Thursday, May 21, 2015

Senate Banking Panel Approves Shelby Reg Reform Bill on party lines 12-10

defeated dems version 10-12

Nothing is changing, party lines does not change this outcome. DOA. 

WASHINGTON — The Senate Banking Committee approved a broad regulatory reform bill Thursday on party lines, with lawmakers on both sides of the aisle vowing to continue negotiations this summer.
Chairman Richard Shelby, R-Ala., and Democrats have clashed in recent weeks over a GOP bill to provide regulatory relief for small and regional banks, along with changes to the insurance industry, the Federal Reserve and the Financial Stability Oversight Council. Democrats have repeatedly charged that the legislation goes too far, rolling back key parts of the Dodd-Frank Act. But committee members did signal that they plan to continue working on a bipartisan compromise in coming months, with the hope of getting a bill signed into law.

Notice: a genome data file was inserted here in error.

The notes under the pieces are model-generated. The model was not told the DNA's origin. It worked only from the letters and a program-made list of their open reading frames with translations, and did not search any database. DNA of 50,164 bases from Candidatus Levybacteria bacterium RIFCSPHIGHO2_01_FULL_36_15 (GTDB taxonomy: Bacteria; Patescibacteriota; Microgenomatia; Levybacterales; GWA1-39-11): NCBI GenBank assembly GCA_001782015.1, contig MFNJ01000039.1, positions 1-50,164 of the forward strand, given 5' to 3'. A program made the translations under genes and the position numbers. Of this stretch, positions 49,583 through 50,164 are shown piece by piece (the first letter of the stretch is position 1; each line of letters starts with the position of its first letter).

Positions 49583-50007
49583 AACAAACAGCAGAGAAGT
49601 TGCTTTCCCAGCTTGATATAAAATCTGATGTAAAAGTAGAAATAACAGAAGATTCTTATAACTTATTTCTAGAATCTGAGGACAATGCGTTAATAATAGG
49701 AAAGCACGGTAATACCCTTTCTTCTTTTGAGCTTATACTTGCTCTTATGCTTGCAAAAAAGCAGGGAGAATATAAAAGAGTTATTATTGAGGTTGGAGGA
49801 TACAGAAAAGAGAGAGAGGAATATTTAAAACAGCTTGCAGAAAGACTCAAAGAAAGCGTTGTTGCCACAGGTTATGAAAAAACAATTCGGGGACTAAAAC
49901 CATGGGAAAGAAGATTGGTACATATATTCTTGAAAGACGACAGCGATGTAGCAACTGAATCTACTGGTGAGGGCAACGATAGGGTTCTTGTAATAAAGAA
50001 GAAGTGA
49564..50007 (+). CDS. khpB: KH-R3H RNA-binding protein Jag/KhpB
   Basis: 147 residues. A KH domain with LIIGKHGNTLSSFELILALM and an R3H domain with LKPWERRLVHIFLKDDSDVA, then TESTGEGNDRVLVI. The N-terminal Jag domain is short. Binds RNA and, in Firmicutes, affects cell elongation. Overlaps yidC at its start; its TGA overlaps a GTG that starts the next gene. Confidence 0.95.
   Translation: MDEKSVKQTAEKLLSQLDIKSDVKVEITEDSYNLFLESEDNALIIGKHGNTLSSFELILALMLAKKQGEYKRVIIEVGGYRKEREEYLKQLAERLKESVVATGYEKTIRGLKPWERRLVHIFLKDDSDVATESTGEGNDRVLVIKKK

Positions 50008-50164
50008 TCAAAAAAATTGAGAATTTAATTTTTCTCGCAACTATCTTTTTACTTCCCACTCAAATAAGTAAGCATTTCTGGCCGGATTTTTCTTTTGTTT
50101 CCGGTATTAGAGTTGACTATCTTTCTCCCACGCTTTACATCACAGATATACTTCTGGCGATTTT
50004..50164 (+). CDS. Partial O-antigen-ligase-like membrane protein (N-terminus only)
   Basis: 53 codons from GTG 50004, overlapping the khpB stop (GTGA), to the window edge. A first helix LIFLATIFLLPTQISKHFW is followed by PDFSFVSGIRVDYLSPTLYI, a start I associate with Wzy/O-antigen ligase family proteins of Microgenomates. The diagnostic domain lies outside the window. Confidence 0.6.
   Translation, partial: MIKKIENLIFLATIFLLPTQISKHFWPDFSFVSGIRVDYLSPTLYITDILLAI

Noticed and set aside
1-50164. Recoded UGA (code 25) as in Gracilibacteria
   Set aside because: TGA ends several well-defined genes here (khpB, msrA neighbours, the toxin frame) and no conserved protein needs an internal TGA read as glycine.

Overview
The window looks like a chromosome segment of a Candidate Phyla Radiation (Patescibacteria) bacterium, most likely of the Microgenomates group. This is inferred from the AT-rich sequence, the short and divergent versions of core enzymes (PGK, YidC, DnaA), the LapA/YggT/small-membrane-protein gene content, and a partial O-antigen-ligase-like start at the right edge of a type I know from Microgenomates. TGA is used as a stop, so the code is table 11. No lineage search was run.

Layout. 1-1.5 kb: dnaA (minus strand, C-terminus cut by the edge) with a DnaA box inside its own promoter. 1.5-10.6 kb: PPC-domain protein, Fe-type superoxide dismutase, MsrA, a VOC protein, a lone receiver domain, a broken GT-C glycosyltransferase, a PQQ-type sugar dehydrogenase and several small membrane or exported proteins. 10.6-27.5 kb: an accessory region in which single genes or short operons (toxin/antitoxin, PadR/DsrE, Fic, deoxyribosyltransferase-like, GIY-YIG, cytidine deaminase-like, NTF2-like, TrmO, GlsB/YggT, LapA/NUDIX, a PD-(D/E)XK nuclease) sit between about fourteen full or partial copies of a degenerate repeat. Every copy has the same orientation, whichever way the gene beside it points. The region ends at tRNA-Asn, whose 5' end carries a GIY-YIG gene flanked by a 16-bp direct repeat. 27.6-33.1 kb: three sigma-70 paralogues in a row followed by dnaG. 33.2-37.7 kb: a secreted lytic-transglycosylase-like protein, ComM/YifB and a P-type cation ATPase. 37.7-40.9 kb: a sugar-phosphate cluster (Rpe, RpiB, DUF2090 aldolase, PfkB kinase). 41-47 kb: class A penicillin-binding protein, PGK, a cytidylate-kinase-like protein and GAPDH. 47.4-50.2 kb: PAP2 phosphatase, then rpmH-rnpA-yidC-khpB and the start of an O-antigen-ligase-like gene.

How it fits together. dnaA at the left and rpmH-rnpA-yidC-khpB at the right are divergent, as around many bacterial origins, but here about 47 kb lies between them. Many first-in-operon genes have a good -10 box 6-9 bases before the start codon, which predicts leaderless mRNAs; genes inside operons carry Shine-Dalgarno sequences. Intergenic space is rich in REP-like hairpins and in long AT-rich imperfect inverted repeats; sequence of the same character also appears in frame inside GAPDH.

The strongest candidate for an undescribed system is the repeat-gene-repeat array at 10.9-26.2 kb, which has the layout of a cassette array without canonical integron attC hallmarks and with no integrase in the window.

"Even if we report this bill on a partisan vote, I do not in any way see this as the end of the road," Shelby said at the markup. "In fact, I believe it presents another opportunity to explore areas of potential agreement before this bill goes to the Senate floor which I fully expect that it will."
The Financial Regulatory Improvement Act passed 12-10.
Democrats, meanwhile, offered a narrower substitute bill that was defeated down party lines, 10-12.

Wednesday, May 20, 2015

Times journalist hits White House for growing secrecy in Fannie Mae case

Times journalist hits White House for growing secrecy in Fannie Mae case